Steam can make a difference. Steaming your face beforehand will open up your pores and soften the debris within your pores, making it easier for the dirt and oil to be extracted from your skin.
Your neck matters too. Your neck and décolletage is just as important as your face, so don’t neglect your neck when applying a face mask.
Spot treatments may be best. Your problem area may not be your entire face or neck, but rather just a certain spot. Spot treatments may allow you to treat certain areas more effectively. If you have an oily T-Zone but dryness around your mouth, you may not want to apply a clay mask to your entire face every time. You may be better off applying the mask more frequently to just your problem T-Zone so you don’t over dry or irritate other areas.
Clay does not have to dry. If you’re using a clay mask, you don’t have to wait for it to completely dry before washing it off. If you wait too long for the mask to fully dry, it may become flaky and the mask can actually start to draw unnecessary moisture from your skin which can cause irritation.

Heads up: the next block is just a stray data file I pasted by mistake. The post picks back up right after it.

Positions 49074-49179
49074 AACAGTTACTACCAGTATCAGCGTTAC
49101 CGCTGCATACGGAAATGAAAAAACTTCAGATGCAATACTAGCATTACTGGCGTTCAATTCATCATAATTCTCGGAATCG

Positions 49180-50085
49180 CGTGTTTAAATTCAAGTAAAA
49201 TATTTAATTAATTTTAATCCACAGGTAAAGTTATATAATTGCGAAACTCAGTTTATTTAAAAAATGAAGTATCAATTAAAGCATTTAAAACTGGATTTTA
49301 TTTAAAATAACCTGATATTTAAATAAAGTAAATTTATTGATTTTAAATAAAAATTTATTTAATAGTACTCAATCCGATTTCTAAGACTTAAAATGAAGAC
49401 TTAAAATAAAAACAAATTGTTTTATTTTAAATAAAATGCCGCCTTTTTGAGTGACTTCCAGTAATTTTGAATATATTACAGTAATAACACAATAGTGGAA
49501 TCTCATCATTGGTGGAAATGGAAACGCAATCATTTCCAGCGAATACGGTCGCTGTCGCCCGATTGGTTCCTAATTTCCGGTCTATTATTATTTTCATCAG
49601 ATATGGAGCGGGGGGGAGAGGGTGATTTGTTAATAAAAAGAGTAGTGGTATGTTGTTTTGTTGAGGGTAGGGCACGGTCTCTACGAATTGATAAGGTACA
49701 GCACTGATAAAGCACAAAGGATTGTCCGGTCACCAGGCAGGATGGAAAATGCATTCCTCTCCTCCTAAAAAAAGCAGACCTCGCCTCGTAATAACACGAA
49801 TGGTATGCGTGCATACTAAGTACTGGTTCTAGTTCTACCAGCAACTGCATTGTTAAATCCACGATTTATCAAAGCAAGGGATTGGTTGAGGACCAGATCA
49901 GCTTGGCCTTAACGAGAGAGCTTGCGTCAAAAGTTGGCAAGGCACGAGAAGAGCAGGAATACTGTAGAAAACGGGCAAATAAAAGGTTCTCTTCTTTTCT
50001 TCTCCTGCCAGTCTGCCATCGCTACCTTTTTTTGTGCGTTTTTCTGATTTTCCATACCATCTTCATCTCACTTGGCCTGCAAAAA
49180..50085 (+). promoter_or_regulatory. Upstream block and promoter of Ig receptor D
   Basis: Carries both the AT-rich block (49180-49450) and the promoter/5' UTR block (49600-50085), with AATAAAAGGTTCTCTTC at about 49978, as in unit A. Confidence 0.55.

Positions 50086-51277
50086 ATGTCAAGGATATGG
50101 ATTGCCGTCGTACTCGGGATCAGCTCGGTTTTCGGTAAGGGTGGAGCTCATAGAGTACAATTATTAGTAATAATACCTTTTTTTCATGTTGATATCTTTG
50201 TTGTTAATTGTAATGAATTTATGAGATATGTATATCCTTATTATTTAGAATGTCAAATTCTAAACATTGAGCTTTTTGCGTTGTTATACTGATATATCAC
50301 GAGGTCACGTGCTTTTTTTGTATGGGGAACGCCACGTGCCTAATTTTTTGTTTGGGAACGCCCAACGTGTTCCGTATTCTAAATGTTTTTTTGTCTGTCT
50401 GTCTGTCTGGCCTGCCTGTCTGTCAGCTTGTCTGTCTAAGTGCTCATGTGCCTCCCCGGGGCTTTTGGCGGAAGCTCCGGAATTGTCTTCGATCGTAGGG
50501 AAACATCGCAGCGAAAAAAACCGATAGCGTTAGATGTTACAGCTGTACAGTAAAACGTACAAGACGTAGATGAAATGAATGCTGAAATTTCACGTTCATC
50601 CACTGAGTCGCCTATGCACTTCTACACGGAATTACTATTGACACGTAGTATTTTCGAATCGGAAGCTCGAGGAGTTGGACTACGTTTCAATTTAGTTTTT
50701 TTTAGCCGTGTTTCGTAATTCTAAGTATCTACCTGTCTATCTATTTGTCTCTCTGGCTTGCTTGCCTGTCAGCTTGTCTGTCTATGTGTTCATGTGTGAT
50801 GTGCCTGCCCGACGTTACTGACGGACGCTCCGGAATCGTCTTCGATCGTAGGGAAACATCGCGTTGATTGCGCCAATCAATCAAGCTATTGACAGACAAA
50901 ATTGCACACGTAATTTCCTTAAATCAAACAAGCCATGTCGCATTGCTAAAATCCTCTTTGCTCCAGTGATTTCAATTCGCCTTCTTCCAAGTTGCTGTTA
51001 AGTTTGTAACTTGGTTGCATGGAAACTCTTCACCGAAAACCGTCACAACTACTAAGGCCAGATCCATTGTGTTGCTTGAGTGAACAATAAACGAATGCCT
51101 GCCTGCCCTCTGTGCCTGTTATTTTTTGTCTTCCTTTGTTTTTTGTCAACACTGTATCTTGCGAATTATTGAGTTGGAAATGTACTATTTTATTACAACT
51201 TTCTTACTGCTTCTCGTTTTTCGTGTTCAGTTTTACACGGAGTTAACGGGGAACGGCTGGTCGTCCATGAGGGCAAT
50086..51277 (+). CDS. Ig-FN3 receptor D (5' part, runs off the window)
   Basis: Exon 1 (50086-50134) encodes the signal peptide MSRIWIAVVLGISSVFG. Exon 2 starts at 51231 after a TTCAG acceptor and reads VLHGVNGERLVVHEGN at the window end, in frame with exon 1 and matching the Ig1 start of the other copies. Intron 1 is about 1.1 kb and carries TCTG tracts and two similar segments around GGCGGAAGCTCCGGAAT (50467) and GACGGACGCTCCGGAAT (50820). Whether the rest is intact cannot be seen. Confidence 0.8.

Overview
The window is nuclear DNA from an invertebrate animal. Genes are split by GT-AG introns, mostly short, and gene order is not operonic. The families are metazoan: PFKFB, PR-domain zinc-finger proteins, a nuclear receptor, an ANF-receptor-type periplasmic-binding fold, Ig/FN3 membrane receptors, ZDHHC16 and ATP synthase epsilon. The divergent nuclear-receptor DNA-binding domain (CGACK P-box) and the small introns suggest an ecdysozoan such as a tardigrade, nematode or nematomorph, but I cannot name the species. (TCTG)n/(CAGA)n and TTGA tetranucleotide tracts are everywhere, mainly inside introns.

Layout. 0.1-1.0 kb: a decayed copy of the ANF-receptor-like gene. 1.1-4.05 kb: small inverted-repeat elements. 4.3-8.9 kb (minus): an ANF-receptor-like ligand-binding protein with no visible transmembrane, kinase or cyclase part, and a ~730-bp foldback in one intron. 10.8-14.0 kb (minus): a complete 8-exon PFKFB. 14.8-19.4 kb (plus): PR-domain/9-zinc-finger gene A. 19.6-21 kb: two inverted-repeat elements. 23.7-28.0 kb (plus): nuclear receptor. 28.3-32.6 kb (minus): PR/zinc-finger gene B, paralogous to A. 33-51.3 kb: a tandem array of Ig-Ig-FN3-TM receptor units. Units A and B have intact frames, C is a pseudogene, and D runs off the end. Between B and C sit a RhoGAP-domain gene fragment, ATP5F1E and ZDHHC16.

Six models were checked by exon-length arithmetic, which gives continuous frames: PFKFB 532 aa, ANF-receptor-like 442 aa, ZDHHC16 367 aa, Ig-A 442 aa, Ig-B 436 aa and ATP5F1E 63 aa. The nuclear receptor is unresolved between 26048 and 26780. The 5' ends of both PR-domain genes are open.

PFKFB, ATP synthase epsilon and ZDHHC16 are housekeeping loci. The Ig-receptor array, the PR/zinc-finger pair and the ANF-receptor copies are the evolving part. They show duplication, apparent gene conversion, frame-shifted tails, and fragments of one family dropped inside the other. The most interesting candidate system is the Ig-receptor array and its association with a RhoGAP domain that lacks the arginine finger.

Three phases of clay masks. The first phase is the damp phase when the skin absorbs the benefits from the mask. The second phase is the slightly dry phase which stimulates the blood flow in your skin. The third phase is when the mask has been on for a bit too long and can cause your skin to become over dry, tight and bothered.
Avoid over moisturizing. If you end up leaving a face mask on for too long, your instinct may be to lather on the moisturizer, but try not to do that. On fresh and clean skin, too much moisturizer may end up suffocating your pores, so just put on your standard amount.
Patch test. If you have very sensitive skin, try out the mask before applying it to your face by doing a small patch test first. This way, you know how your skin is going to react to the mask.